Assume for the moment that we accept the legitimacy of the Constitution (although we shouldnt).
Assume, also, that the Constitutions census clause not only authorises the federal government to conduct a census but also authorises it to compel people to answer it (though, again we shouldnt accept that either).
Even so, as Rothbard reminds us, the freedom to speak includes the freedom not to speak. And since freedom of speech is guaranteed in an amendment to the Constitution, that provision automatically trumps anything in the body of the Constitution thats inconsistent with it. So, FWIW, enforcement of the census is doubly unconstitutional.
Excellent point but when did constitutionality (double or otherwise) start mattering to government?
Oh, I wasn’t suggesting that this argument would convince government types. It was mainly directed at libertarians who say things like “we shouldn’t answer anything on the census except the one constitutionally mandated question.”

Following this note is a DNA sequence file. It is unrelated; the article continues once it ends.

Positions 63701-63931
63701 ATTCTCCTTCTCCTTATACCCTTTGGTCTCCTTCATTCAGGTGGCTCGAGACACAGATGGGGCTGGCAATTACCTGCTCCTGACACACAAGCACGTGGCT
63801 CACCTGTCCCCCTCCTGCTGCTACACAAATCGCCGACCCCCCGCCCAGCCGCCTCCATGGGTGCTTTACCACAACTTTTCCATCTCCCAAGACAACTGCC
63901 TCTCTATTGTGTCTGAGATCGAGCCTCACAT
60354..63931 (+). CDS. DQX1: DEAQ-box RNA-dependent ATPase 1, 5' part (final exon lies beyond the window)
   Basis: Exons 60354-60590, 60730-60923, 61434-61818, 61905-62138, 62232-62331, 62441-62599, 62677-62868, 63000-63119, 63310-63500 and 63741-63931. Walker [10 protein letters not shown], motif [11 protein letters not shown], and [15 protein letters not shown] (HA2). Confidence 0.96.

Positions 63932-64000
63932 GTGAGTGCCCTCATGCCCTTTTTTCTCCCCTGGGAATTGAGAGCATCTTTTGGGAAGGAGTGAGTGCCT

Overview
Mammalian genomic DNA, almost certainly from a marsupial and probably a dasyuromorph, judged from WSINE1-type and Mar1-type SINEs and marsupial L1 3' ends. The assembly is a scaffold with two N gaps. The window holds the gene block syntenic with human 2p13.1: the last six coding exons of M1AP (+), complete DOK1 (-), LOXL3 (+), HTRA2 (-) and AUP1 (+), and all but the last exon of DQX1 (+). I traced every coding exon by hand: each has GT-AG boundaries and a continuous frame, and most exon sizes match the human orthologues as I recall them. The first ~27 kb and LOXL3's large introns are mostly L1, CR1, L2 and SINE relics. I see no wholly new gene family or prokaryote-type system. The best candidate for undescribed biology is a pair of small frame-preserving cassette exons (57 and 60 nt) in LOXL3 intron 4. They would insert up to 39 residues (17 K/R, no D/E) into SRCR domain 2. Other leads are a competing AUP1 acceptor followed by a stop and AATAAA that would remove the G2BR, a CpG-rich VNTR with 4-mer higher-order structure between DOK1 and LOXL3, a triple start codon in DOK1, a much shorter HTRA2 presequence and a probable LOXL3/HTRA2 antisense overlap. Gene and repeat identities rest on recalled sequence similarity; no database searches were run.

This feels like an attempt to stretch the definition of speech, like in court rulings where dancing is considered a form of “speech”. Providing information doesn’t seem like the kind of personal or political expression the framers had in mind when they wrote the first amendment; so on “Original Intent” grounds your angels have fallen from the pin!
I’m not an original-intent proponent, I’m an original-meaning proponent. They’re different; see here (and, for more detail, here).
I’ve gotten into a similar argument with the Justice Department over the antitrust laws. The DOJ insists the antitrust laws — which it claims is a valid use of Congress’s power to regulate interstate commerce — actually trumps the First Amendment’s protection of freedom of speech and assembly (as most antitrust laws restrict and ban both).
This line of argument would also prove that IRS cannot compel you to fill out forms as that is the same as “speaking.” Interesting